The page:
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The Twilight Zone

”There is a fifth dimension beyond that which is known to man. It is a dimension as vast as space and as timeless as infinity. It is the middle ground between light and shadow, and it lies between the pit of man's fears and the summit of his knowledge. You're moving into a land of both shadow and substance, of things and ideas. That's the signpost up ahead—your next stop, the Twilight Zone!“

So went the opening narration of Rod Serling’s ‘60s TV series and classic anthology of science-fiction, The Twilight Zone”. Could there be a better way to describe the transition to a Trump presidency?

The twilight zone is technically defined as an area of ambiguity between two distinct states or conditions. This ambiguity expressed itself in the cacophony of perspectives with respect to the expected stock market direction following the election this week. Sell. Definitely Sell. Everything. Wait … No, buy. Now! This short episode epitomizes the violence of the financial markets cycles in the post Lehman Brothers world discussed in “System Reset” in September. From being a potential cataclysm for the markets in the weeks preceding the election and up to Wednesday early morning, the Trump win suddenly appeared to be a great value driver for the stock market. How come?

In my view, investors have been behaving like a bunch of neophiliacs—literally addicted to novelty. Such is the state of despair when it comes to value creation that almost any change is assumed to be a good thing. To illustrate the point, consider the universally positive share price reaction driven by announced changes in corporates’ strategy, portfolio or leadership teams, almost independently from substance. With the Trump election, market participants got a gargantuan spoon of the “change drug”, leading to a state of euphoria. What followed was a massive, collective rationalization exercise: Of course a Trump presidency is good for the markets—how could it be otherwise since it brings change? Fiscal policy, including lower taxes and higher infrastructure spending, should boost growth and inflation the short to mid-term. And the more controversial issues related to trade and immigration may be discounted since they are not well defined yet.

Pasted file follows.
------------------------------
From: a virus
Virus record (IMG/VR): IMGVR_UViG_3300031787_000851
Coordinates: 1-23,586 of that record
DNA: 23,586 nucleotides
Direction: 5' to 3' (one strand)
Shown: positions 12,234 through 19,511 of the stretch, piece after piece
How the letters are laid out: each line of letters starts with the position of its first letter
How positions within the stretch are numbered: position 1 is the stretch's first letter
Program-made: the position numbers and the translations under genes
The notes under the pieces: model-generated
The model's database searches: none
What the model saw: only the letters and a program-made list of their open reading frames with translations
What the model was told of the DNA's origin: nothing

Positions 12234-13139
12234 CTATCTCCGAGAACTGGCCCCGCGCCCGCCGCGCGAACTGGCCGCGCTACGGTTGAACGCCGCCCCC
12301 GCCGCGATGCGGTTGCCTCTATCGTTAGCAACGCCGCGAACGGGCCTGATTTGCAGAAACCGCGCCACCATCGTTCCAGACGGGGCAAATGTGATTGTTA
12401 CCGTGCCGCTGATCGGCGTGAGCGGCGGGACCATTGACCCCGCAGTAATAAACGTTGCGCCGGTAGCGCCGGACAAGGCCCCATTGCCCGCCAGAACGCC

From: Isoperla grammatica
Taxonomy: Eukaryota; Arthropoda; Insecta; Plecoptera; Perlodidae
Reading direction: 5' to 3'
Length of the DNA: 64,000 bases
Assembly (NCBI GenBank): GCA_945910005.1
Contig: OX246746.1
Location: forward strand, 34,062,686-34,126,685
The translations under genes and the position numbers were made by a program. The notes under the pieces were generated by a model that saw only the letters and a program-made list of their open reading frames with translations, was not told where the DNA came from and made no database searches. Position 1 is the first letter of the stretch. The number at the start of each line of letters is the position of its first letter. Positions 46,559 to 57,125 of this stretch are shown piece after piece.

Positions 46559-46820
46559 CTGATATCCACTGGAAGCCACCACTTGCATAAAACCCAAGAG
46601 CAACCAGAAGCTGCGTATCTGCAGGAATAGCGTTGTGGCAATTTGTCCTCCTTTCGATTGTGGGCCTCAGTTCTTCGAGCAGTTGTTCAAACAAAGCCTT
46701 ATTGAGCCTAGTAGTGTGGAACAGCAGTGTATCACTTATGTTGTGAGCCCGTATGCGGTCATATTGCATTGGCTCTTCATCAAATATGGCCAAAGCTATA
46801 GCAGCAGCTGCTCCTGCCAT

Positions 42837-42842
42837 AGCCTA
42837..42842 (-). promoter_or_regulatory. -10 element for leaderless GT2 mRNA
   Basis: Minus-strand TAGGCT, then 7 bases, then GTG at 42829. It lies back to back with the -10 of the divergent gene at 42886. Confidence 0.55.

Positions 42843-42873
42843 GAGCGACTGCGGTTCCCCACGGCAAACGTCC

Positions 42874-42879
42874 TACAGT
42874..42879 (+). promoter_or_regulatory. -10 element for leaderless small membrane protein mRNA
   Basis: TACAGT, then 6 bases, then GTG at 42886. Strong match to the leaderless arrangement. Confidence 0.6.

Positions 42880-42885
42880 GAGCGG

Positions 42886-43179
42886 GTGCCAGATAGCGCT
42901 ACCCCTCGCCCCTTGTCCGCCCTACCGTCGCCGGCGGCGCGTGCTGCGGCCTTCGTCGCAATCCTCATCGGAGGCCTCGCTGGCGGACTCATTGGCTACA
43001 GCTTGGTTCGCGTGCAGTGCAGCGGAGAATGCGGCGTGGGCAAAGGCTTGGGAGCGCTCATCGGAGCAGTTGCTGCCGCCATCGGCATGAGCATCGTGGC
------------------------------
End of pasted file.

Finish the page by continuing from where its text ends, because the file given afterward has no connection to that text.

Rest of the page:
The notion of change associated with Donald Trump has been amplified by the fact that his win was unexpected. Even though many would now say that they saw it coming, the truth is that his election is a shocker for the world. Some may actually even welcome it as the psychological shock required to move from the current global macro impasse to a different, more dynamic economic regime.

So for now the equity markets have succumbed to the seductive power of a significant and unexpected change. As a result, our Diversified Industrials sector—still in the middle of a weak reporting season—had a great week with a 4-6% stock performance since Wednesday. It outperformed the broader stock market given its cyclical nature. The sector did particularly well in the US (top of the performance range) driven by the expectation of lower corporate tax rates and higher infrastructure investments, including in power and energy (with the exception of renewables) through the proposed American Energy and Infrastructure Act. A revamping of the US manufacturing footprint could also become a new theme if jobs are effectively brought back to the US, which would benefit the automation players. Given the “risk on” sentiment, the high quality cyclicals have naturally underperformed the sector due to their defensive characteristics.

What remains totally uncertain is whether the change brought by the 45th POTUS will bring anything good from an economic perspective. But that is for another day.

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